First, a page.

inspiration
inspiration

Inspiration: The push to be and do more

Inspiration might seem like an odd topic for people who aspire to be better leaders. In my work as a pastor, “inspiration” is a word typically reserved for the Bible. To say that the Bible is inspired by God is to say that God influenced the writers of the Bible in such a way that the Bible itself is breathed by God and can be accurately said to come from God. I’m using “inspiration” here in the context of leadership to talk about a sense of purpose, a sense that you are almost being pushed by some other force and that you are up to something that matters.

Inspiration and aspiration

There’s a difference between inspiration and aspiration. Inspiration means something that has compelled action or change. Aspiration means a desire to reach a goal someday. A lot of folks have aspirations. But when you meet an inspired leader, it’s something special.

Bobby Knight said something that I’ll paraphrase here in my own language. “Everybody wants to win, only a few want to win so bad they’re willing to practice.” Many want to be a SEAL but few are willing to kick in the surf for hours at a time day after day. Planning and effort and character are often the difference between an aspiration that dies in gestation and an inspiration that leads to success.

Change is hard. Risk is scary. Work is work. Inspiration leads to facing all these things. Aspiration ignores it all and still holds out hope goals will be accomplished.

Inspiration and perspiration

Thomas Edison said, “Genius is one percent inspiration, ninety-nine percent perspiration.” This right here is the difference between aspiration and inspiration. Aspiration is a wish. Inspiration leads to perspiration. It’s the wind that helps the sails carry the boat through the storms, even when there are significant challenges and dangers.

The whole point of being inspired is that you are inspired to feel something or to do something. If you are inspired, it doesn’t necessarily mean you will succeed but it does mean you will try. Sometimes the difference between aspiration and inspiration is sweat equity. It is showing up to practice week after week. Or writing that book chapter by chapter. Building that business day after day.

Or it is just a dogged unwillingness to quit. According to Edison (quoted above), he failed thousands of times before he successfully invented the light bulb. Sometimes I wonder if we have just never been taught to want something bad enough in life to work for it. Maybe we have sent or received the message that we deserve success and ought to be crowned just for showing up. Sometimes in the real world success is like a pickle jar you have to crank on ten times before it finally opens.

Inspiration and contagion

I said earlier that it’s a special thing when you find a leader who is inspired. When all the aspirations have died, the inspired are still chugging. A dirty little secret of leadership is that inspired leaders inspire others. It’s actually more of an open secret, not hidden from view but often disregarded. Inspiration is contagious. People find inspiration in an inspired leader.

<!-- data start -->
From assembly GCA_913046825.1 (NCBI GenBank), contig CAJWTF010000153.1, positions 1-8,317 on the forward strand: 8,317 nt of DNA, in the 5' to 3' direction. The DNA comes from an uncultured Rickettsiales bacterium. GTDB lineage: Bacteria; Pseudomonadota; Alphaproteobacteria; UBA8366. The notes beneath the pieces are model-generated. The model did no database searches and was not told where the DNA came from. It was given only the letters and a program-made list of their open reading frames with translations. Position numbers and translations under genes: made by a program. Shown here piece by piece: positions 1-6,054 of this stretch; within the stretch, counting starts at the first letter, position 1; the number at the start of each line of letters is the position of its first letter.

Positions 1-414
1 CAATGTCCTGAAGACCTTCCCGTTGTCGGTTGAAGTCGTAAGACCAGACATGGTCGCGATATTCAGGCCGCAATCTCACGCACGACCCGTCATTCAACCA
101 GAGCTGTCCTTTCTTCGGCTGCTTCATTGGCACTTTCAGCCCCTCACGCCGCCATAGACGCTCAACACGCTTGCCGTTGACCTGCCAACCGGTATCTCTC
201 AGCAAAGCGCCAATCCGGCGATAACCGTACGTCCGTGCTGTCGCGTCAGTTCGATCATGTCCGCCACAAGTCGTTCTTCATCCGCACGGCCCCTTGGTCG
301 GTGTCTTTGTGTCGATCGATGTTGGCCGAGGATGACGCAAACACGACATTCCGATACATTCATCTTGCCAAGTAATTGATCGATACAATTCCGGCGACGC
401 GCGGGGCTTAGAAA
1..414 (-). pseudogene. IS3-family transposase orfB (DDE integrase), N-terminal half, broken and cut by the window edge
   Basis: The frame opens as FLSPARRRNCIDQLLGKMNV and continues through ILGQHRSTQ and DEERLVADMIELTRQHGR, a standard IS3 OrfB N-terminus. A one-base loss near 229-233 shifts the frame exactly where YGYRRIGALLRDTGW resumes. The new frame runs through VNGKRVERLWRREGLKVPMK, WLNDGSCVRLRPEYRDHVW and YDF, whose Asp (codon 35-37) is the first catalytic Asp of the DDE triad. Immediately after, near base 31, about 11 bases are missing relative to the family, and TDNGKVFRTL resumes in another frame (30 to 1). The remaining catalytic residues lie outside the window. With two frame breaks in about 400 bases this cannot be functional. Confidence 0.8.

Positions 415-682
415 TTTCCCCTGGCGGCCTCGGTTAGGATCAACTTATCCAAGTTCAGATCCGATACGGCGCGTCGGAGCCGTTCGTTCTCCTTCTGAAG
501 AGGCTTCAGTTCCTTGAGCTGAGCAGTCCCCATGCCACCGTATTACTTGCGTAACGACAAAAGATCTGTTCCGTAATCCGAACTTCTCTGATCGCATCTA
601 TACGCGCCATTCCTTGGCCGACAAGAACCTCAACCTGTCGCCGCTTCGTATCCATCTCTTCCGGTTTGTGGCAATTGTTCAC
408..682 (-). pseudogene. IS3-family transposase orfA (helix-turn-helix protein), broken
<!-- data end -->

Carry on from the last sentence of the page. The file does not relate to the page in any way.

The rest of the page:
It’s easy to get jealous of a leader who inspires people. When you see the contagious nature of inspiration, you might look at that leader and wish you were more like them. The way to be an inspiring leader is not to mimic another inspiring person. If you want to inspire others, you have to find your inspiration first. Where is your passion? Where is your purpose? What vision compels you to action? What cause is worth suffering for? What goal pulls you to feel and to act?

Finding your inspiration

Doesn’t this start to get to the core of things? I don’t know how you will find your inspiration. Everyone’s story is different and everyone’s story is the same. What I do know is that you’re not likely to find your inspiration by holding on to aspirations. If your goals don’t lead to intense feelings or any action, keep looking. Find a place to serve. A way to make a difference. Desire inspiration strongly enough that you not only aspire to have it but are inspired to look for it until you find it.

Everyone has 24 hours a day. We all have 7 days a week. Why do some people make more of a difference than others? What would it take to be a part of shaping the community? How could a person start an influential organization or an amazing business? Look for your inspiration. Or discover it right in your own history. I have a feeling you’ll know it when you see it.

I’d love to hear from you about what motivates you to action in your life and work. Check out Wymer.com anytime or send me an email about what you’re discovering for yourself. Life’s too short to settle for aspirations.

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About the author

Dr. Jon Wymer

Jon works as the pastor of York Evangelical Free Church in York, Nebraska. He also serves part-time as a chaplain in the Nebraska Army National Guard and at Nebraska Methodist College in Omaha.

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